ECONOMY Economic blueprint welcomed

Scotland must address eight key issues to boost internationalisation


Scotland needs to address core issues in order to seize export op- portunities and build an economy fit for the future, according to a study by the University of Strathclyde’s Fraser of Allander Institute. Te Scotland in 2050: Realising Our Global Potential report canvassed the views of more than 100 business leaders, industry bodies and representa- tives of public and third sector organisations. Te Institute identified key

trends, opportunities and risks that Scotland needs to respond to in order to compete in a rapidly evolving global economy. Cru- cially, the global nature, of these issues will be important, irrespective of Brexit or other forms of constitutional change. Te report, commissioned

by the law firm Shepherd and Wedderburn to coincide with its 250th anniversary, makes eight key recommendations that ad- dress low productivity, the skills gap, lack of strategic export focus, outdated infrastructure, political short-termism and the potential for growing pressure on public services as a result of the revised budget arrangement agreed by the Scottish and UK Governments. Te report concludes that Scot-

land needs: l infrastructure, both physi- cal and digital, that is fit for the future l an economy that harnesses and trades on knowledge l an ecosystem that nurtures and retains businesses of scale l an appropriately skilled work- force led by effective manage- ment/leadership teams l greater collaboration between

academia and industry to com- mercialise innovation l a national strategy focusing resource and investment on ac- tivities with growth potential l a more joined-up, collabora- tive approach to entering new markets l policy (at local, national and UK level) that is longer term in its objectives Ivan McKee, the Scottish

Government’s Trade Minister, commented: “We welcome this report which sets out some of the challenges and opportunities for Scotland in internationalisa- tion and is in line with much of our thinking and future plans. Improving Scotland’s export performance is key to Scotland’s economic performance.” He added: “I want to do ev-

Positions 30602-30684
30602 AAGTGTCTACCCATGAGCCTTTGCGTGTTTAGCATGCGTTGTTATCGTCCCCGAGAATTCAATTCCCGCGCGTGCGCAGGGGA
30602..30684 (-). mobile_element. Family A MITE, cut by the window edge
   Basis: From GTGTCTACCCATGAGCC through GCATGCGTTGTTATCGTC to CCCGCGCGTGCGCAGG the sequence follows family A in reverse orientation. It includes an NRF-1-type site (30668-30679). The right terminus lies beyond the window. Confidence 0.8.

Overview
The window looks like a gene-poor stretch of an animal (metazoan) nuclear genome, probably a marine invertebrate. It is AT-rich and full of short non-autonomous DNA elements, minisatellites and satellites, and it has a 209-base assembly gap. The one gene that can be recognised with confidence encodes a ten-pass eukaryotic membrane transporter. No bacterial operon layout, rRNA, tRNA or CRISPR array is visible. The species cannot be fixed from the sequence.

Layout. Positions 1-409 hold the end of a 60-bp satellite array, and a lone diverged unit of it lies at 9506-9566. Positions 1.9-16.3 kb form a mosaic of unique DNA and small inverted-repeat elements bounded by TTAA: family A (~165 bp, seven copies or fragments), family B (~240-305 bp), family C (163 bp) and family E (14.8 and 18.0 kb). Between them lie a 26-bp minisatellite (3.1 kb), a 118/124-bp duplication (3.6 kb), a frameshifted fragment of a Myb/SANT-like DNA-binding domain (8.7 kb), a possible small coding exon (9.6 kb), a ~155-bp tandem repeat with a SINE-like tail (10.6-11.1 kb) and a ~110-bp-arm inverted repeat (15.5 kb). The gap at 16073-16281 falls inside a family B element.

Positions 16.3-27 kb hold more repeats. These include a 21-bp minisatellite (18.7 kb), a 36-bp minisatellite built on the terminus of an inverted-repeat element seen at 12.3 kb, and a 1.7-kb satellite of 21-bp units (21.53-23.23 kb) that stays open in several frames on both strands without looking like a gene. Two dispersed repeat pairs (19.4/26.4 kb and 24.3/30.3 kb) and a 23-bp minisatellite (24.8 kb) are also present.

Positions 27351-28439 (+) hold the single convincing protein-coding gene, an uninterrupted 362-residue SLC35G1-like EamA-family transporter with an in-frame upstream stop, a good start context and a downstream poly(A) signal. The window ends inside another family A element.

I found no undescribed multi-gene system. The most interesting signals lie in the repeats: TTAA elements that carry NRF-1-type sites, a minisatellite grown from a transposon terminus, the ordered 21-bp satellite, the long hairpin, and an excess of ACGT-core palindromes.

erything in my power to support businesses in Scotland sell more products and services interna- tionally. Tat is why the Scottish Government is launching our export growth plan, A Trading Nation, in May. It will refocus support for exporters to where it will have most impact and is backed by £20m of Scottish Government funding over three


years. Te Scottish Government is committed to ensuring businesses in Scotland are supported to em- bark on their export journey.” Professor Graeme Roy, Director

of the Fraser of Allander Institute, said: “Our economic analysis and engagement with business has shown Scotland has key strengths that should give the country opti- mism for the future. But in many areas there is scope for improve- ment; our export base is too nar- row and we lag behind many of our competitors. If Scotland is to take advantage of the changing nature of the global economy in the com- ing decades, it will need to boost its level of internationalisation.” Dr Siobhán Jordan, Director of

Interface, the body linking busi- nesses with academic institutions, was one of the 100-plus industry figures who contributed to the report. She said: “It is a long-term view, which is interesting but also very necessary. We may be on the right trajectory but there is a need to organise around key sectors and really harness and trade on the knowledge economy with infrastructure – both physical and digital – underpinning that. Growing businesses of scale will

be key. Essential to that is a skilled and forward-thinking workforce. “It’s hugely important that our

education system, in consider- ing the workforce of the future, builds on the work being done in both intrapreneurship and entrepreneurship. Te graduates of tomorrow need to fully grasp, both as employees and as entre- preneurs, how innovation drives forward businesses of scale. Tis spirit of innovation is critical for our public services as well.” Shepherd and Wedderburn is

hosting a series of events in Ed- inburgh, Glasgow and Aberdeen in May to discuss the report’s findings. “Despite the chal- lenges it identifies, this research shows that there is much to be optimistic about,” said Paul Hally, Chairman of Shepherd and Wedderburn. “Scotland has a proud tradition of innovation and entrepreneurialism which, if properly harnessed, will see us seize the considerable opportuni- ties ahead.” l

Download the Scotland in 2050: Realising Our Global Potential Final Report at

Harnessing the

knowledge economy - design student sketching a 3D

character. Picture Abertay University

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